HHI Hands In Self-Rescue Plan to Creditors

first_imgzoom South Korean Hyundai Heavy Industries (HHI) has joined its compatriot companies today by submitting a self-rescue plan to creditors, Yonhap news agency reports.The restructuring plan reportedly includes further job cuts and asset sales worth up to USD 1 billion.Previously, reports emerged that the shipbuilder’s self-help measures are to include slashing of 10 percent of its workforce, reaching up to 3,000 jobs, along with disposing off non-core assets, nearly 100 of its 390 business divisions.However, responding to market rumors, HHI said yesterday in an exchange filing that it was not considering a pre-IPO of refining unit Hyundai Oilbank as part of its restructuring plan.At the end of April, the shipbuilding giant revealed that it had laid off 25 per cent of its executives as a first step within the framework of its massive job-cutting plan.The latest round of cost reduction measures follows a 42.2 percent fall in new orders at the company for the first quarter of 2016 year-on-year, with only five orders in the bag.The company’s shipbuilding business took a big blow with 63.2% lower orderbook reaching USD 234 million in Q1, 2016.The country’s shipbuilders, badly hit by the ordering slowdown prompted by shipping and offshore industry woes, have been very busy since the beginning of the year with activities aimed at boosting their liquidity and slashing losses accrued over the past year.These include Hanjin Heavy Industries & Construction Co. (HHIC) which has just signed a Memorandum of Understanding (MoU) on business normalization plan with its creditors, led by the Korea Development Bank.The state-run bank has also urged the country’s shipbuilder Samsung Heavy Industries to devise a number of self-rescue measures.The move from the South Korean government comes amid the need to push harder for the restructuring of vulnerable industries which were affected by a global slowdown to reduce overcapacity and boost long-term competitiveness.Under a three-track plan revealed recently by the country’s financial regulator, the Financial Services Commission, Daewoo Shipbuilding & Marine (DSME), one of the country’s big 3 shipbuilders, will be required to submit layoffs and cost savings, while the other two, HHI and SHI, would have to pursue self-rescue plans with their creditor banks.World Maritime News Stafflast_img read more

City of Saskatoon hit by 104 M fraud by scammer posing as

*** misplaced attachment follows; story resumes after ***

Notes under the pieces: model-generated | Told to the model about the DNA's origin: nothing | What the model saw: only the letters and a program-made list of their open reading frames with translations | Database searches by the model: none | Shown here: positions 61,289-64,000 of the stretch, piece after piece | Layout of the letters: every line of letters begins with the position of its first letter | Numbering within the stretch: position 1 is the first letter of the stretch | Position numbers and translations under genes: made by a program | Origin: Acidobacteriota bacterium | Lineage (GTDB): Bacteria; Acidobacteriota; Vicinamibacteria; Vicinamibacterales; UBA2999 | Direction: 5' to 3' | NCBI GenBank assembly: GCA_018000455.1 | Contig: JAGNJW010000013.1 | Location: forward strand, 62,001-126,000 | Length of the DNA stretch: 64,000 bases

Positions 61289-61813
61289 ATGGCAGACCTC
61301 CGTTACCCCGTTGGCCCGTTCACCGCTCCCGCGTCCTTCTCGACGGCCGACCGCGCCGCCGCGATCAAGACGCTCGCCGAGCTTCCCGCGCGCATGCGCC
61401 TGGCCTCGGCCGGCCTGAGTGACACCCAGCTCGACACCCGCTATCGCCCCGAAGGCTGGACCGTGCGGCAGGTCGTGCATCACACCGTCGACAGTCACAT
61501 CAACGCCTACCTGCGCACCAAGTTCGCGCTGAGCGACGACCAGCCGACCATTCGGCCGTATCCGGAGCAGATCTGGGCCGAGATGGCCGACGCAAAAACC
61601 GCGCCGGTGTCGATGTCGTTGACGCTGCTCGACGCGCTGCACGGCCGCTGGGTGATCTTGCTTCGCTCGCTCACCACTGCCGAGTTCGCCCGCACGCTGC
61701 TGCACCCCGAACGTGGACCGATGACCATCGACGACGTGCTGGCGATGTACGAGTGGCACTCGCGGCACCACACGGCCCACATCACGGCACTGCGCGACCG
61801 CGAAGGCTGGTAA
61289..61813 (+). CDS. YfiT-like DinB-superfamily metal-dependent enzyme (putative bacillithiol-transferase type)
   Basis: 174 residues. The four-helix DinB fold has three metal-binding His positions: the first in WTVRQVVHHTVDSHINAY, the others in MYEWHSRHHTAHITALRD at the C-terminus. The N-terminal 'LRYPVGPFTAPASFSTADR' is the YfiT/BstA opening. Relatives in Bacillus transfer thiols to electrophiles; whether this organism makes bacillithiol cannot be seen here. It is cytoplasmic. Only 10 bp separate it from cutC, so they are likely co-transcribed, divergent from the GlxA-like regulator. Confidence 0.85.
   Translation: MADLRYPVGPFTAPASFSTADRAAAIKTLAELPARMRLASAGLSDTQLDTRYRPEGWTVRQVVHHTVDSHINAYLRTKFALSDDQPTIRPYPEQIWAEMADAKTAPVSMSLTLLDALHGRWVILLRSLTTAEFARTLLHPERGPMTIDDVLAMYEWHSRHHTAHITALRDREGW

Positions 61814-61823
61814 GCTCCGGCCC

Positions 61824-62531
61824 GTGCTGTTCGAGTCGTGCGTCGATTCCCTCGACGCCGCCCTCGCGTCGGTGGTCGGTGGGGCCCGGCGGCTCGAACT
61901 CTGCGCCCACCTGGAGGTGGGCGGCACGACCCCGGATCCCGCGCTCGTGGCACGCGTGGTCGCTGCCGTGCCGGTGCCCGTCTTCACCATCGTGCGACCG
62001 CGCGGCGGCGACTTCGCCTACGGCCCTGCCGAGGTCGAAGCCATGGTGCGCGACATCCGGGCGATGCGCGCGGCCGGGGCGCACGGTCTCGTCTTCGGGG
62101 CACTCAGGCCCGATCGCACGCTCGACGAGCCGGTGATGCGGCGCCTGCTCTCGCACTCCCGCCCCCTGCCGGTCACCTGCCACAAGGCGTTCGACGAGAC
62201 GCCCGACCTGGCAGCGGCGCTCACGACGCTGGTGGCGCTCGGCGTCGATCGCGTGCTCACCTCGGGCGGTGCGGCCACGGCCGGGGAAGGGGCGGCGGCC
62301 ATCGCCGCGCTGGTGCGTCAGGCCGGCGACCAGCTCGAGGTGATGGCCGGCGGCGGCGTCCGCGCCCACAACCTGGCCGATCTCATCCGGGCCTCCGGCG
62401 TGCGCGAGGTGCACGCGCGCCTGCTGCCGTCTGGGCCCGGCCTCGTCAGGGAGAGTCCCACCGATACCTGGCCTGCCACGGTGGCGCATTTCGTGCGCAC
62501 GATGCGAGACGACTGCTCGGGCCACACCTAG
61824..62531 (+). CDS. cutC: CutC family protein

The City of Saskatoon is reviewing its procedures after falling prey to a fraudster who stole $1.04 million by posing as a construction company executive.The city called an “urgent” news conference on Thursday to announce the unprecedented loss and to warn others in the community.City manager Jeff Jorgenson said to his knowledge this type of theft has never happened at city hall before. He said the city is focused on recovering the money.The fraudster impersonated the chief financial officer of a prominent construction company to advise the city of a change in banking information. The payment of $1.04 million was sent to the fraudulent account.“So right now, the focus is on the recovery of funds,” Jorgenson told reporters packed into city hall’s media room. “The banks are working on it. The police are working on it. We have our internal auditor working on it as well. So that’s where our priority is.”Story continues belowThis advertisement has not loaded yet,but your article continues below.City hall found out about the fraud on Monday. Jorgenson said he could not reveal further details because there is an ongoing police investigation. He would not name the construction company.Jorgenson said a lot of the information on city contracts is made public, so city hall needs to ensure it has proper processes in place to protect against fraud.City hall staff have spoken to experts since the fraud was discovered to try to determine the probability of recovering the lost money.“The research we’ve done has shown that some agencies were able to recover a significant amount of money, some agencies found it virtually impossible to recover the money,” Jorgenson said. “What I would say is that we’re chasing down every lead, cautiously optimistic that we will be able to recover a significant portion of the funds.”Jorgenson said the contract with the company is not affected by the fraud and city hall still owes the money to the contractor.“Clearly, the control that was used wasn’t strong enough to prevent (the fraud),” he added. “What I would say is internal and external staff who are experts in this area are reviewing all financial processes and controls in this area.”The fraud began a “handful” of weeks ago and involved a single payment, Jorgenson said. No city employee has been disciplined because of the incident, he said, but a human resources investigation will happen after the police investigation.Mayor Charlie Clark, who also appeared at the news conference, said he is optimistic the money can be recovered because the fraud was identified early.“It’s a million dollars of taxpayer money,” Clark said. “The world’s changing quickly. The way that identity theft and the way some of these issues are happening can affect anybody. We are going to make sure it never happens again at the city.”City police sent out a news release on Tuesday warning residents about schemes. Police said Thursday that the $1.04-million fraud does not represent the largest the city police have investigated in terms of dollars, although further details were not immediately available.Last year, the City of Ottawa’s treasurer transferred close to $130,000 to a phoney supplier as a result of an impostor posing as Ottawa’s city manager. The U.S. Secret Service seized money wired to a bank account they had been monitoring, so some of the City of Ottawa’s money could be recovered, the Ottawa Citizen reported in April.This type of fraud, like the one at Saskatoon city hall, is a type of phishing scam known as whaling because high-level targets are being duped.City hall has filed an insurance claim for the lost money.ptank@postmedia.comtwitter.com/thinktankSKRelated Financial info returning to Saskatoon city hall reports Frauds on the rise in Saskatoon, crime stats show read more